I use three main computers in my home office extreme hobby / recreation. The three computers currently have the following three CPUs i7-990x, AMD 9590, and lastly a i7-4960x. I not an over-clocker anymore, I find as I get older both reliability and stability are more important to me than squeezing that extra 5 to 10% . This is why I buy the highest end manufacture certified clocked CPU at the time and live with it until I need to upgrade. Until recently in my AMD rig I used to have a 8350 CPU in a Asus Sabetooth 990FX GEN3 R2 and was very happy with the results of that CPU, it worked exactly as advertised. Other than enabling memory profile timings no other setting was required on the motherboard. When I got the 9590 back in March of 2014 I just turned it on ran very few tests and turned it off. Everything seemed to work great and I assumed this is the same modern quality from AMD that I have grown to respect. So no need to run a full battery of tests. One week ago I ran some compilation batch jobs for this first time on this 9590 and as a result I got to see some of the new blue screens of death in windows 8.1. The problem is when the CPU goes to 100% for any sustained length of time and my custom batch jobs will usually last for last 4 to 6 hours on the previous 8350 CPU. On the previous generation 8350 CPU after 6 hours the CPU would never get above 42C with my current CPU liquid cooling loop for this AMD system. The new 9590 idles at 40C and after 5 minutes of 100% use it then goes to 49C and after 7 minutes of use climbs to around 55C and about the 12 minute mark it starts to fail at 59C to 60C. I switched out three different water blocks in an attempt to reduce the temp but all three types seem to preform almost the same. I used 4 different types of TIM but settled back on Arctic Silver 5. I did a lot of research on this stability issue and many people report having temperatures much high than mine so then I thought it might be a power supply issue. However I have 2 higher end 1200 watt PSU used in parallel in this system and I hooked a multi-meter and oscilloscope to the power supply providing motherboard 12v just to see confirm that it was not a voltage, or ripple issue.
Other Thoughts: Then I thought I might have a bad motherboard, RAM, and or CPU issue. So I swapped components out with my buddy who has the same AMD 9590 purchased 3 months before mine. He uses it as his primary machine so I could not test with his computer for long. He uses a Gigabyte 990fx-ud7 motherboard and has a different brand of RAM as well. First before changing anything out I ran my batch job on his computer. Not a big surprise it too also failed but his went to 60C then blue screen and rebooted almost simultaneously to not build a crash file. Then for other test I moved my custom liquid cooling solution to his computer. I removed his all-in-one AMD OEM water cooler I think it is a Corsair rebranded, after moving my cooling system to his computer we got the same results. Lastly I turned off the ability for my computer to go into “turbo” mode making the CPU not exceed 4.7Ghz, success it works perfectly 100% reliable batch jobs run 6hours and the CPU never exceed 51C. This is great except I did not buy a 4.7Ghz CPU I bought a 5Ghz CPU under turbo core mod.
The water cooling system for this AMD 9590 CPU has these components:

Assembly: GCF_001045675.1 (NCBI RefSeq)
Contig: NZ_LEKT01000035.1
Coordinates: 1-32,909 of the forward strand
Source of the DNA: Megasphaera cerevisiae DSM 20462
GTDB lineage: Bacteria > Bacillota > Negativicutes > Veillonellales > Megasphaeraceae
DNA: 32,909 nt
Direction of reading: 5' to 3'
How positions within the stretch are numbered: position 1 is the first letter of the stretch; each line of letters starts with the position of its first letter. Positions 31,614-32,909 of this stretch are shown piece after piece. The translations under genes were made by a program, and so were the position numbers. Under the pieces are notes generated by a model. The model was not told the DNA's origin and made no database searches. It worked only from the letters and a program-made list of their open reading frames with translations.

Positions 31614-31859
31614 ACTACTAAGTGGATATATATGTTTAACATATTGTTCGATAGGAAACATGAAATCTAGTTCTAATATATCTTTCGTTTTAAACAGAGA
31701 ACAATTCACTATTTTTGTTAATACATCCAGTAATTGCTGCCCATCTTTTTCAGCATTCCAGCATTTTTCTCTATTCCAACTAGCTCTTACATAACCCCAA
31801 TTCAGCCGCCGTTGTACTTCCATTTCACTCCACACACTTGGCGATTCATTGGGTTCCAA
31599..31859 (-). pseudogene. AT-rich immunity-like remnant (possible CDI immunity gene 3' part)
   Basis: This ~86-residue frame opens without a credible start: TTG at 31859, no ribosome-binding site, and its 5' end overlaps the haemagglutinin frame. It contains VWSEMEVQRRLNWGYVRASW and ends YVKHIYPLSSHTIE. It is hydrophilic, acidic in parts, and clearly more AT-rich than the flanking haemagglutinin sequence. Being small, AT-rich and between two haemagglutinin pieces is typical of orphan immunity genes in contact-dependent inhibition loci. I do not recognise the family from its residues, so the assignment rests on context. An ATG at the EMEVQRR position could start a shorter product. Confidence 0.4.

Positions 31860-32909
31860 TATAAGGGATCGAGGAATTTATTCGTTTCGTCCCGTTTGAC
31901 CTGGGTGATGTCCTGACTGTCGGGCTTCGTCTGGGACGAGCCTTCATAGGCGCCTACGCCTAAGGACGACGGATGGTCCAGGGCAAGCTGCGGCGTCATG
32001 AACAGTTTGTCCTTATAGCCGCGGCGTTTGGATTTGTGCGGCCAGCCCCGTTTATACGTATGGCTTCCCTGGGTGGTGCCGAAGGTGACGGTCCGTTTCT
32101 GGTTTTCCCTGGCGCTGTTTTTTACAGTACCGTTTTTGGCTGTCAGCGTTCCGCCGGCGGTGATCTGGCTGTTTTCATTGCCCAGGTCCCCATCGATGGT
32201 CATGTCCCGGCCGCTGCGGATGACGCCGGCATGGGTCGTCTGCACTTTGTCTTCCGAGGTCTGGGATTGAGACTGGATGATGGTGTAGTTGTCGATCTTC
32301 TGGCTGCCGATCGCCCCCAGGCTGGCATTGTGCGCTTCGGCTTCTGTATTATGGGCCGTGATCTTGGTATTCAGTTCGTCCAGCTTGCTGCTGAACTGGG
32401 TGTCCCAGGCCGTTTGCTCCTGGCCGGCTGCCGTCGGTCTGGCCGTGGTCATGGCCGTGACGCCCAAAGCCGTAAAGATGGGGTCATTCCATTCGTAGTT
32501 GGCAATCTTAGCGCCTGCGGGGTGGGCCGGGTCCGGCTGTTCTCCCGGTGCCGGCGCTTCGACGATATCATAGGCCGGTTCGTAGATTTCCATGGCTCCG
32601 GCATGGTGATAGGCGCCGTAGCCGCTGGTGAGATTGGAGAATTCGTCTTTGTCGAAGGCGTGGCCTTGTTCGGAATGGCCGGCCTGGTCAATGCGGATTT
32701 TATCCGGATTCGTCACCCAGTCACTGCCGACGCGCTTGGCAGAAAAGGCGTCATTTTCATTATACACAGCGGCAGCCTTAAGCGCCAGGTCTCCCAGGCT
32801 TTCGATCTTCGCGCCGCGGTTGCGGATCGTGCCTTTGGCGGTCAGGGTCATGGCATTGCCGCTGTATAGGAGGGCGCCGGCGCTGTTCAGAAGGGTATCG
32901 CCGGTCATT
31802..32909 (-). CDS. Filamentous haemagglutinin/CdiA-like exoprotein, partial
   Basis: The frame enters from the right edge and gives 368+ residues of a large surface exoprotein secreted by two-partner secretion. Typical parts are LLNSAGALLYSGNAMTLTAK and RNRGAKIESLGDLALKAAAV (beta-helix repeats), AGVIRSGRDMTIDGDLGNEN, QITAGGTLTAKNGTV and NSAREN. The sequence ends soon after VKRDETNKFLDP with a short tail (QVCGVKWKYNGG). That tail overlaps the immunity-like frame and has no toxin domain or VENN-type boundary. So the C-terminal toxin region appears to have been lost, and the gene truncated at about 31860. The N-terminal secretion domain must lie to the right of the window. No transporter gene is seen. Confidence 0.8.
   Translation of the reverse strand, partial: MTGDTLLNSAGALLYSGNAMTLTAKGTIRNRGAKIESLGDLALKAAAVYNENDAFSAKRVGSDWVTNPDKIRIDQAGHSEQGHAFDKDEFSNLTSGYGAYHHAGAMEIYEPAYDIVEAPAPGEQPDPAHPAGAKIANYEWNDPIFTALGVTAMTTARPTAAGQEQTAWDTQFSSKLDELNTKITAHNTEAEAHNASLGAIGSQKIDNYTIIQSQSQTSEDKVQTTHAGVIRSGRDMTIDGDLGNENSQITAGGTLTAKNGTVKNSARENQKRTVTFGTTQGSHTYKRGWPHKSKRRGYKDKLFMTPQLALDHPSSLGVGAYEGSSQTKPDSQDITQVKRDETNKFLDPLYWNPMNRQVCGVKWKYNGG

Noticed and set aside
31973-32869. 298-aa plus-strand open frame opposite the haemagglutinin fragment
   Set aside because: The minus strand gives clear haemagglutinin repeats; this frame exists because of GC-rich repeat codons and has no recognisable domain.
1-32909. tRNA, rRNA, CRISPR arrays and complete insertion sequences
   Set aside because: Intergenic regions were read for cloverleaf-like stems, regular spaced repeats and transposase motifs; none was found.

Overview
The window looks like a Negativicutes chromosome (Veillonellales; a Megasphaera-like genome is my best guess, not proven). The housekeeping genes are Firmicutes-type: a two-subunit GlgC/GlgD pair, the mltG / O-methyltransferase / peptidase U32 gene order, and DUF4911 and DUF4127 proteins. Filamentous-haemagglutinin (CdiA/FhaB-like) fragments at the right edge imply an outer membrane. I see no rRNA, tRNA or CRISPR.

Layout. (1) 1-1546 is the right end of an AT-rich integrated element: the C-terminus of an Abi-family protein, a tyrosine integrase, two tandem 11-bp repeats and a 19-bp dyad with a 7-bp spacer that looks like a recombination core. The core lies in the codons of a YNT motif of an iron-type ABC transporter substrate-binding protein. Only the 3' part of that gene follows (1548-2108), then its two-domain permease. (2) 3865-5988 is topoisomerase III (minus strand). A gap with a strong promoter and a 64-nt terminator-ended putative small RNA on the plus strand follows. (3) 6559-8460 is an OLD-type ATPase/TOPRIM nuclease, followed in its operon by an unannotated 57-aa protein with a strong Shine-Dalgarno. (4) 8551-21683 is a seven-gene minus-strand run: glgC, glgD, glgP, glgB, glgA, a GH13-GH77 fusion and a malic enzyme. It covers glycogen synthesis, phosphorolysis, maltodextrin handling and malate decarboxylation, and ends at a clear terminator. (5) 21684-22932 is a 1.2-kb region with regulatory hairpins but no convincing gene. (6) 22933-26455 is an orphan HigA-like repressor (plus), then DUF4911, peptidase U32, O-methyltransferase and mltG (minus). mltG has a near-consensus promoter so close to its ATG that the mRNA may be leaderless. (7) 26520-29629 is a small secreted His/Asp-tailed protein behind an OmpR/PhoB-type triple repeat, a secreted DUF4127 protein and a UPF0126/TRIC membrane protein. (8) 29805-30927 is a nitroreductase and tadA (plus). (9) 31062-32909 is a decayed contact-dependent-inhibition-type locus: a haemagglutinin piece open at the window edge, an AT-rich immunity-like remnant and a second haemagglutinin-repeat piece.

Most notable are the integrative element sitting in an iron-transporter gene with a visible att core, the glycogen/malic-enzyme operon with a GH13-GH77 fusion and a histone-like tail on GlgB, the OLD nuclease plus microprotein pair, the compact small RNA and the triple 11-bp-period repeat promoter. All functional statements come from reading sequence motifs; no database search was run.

HX-CU1320V radiator with 8x delta 192CFM fans in push and pull configuration
1 liter Danger Den reservoir
Fluid = 80% distilled water, 18% propylene glycol, 1% Iodine, and 1% benzalkonium chloride
Tygon R-3400 ½”ID ¾ OD
Two pumps in push and pull configuration Swiftech MCP655-B
CPU block XSPC RayStrom Copper Edition
I believe my testing methods to be valid and this CPU cannot sustain 5Ghz for prolong lengths of time.
Pros: The software is very complete and well done. The looks of the mouse make it one of the most aesthetically pleasing ever. The lighting is very adjustable making it easily adaptable into anyone’s existing motif of color in their current gaming IO devices.
Cons: When I got my mouse box it was pre-opened (seal broken) inside the sealed Newegg package. I don’t believe this is Newegg’s fault as I have purchased EVGA products in the past as an earlier adopter from Newegg and they were pre-opened from EVGA’s distributors. (example: EVGA e762 4-way SLI) The instructions from EVGA are wrong on how to remove the top cover of this mouse to add weight. If you follow the instructions you could damage your mouse. Contrary to the instructions in the manual you will need to apply pressure first to the forward part of the mouse (the area closest to the cord) pushing back. This will release the catch and the top will pop right off. Replace or add the weights with whatever you like. How this got by QA is a mystery to me, I have to take off two stars for pre-opened package and documentation that could lead to damage.
Other Thoughts: I had high hopes for this mouse as a replacement for my current well used G9x. Unfortunately this mouse is too small for my large hands regardless of adjustments. I have used it for five days now and I am going to put it on the shelf with my RAT 7, Mamba, and G502. This is just a personal preference this is not the right mouse for me, however it may be perfect for others. So I went looking for another G9x today, and there seems to be many people in the exact same predicament as myself. Used G9x on a popular reseller site are going for two and half bills now. That is almost four times what they sold for new. This is not a review about the G9x I just wish somebody would build some replacement for this old out-of-production super gaming mouse.READ FULL REVIEW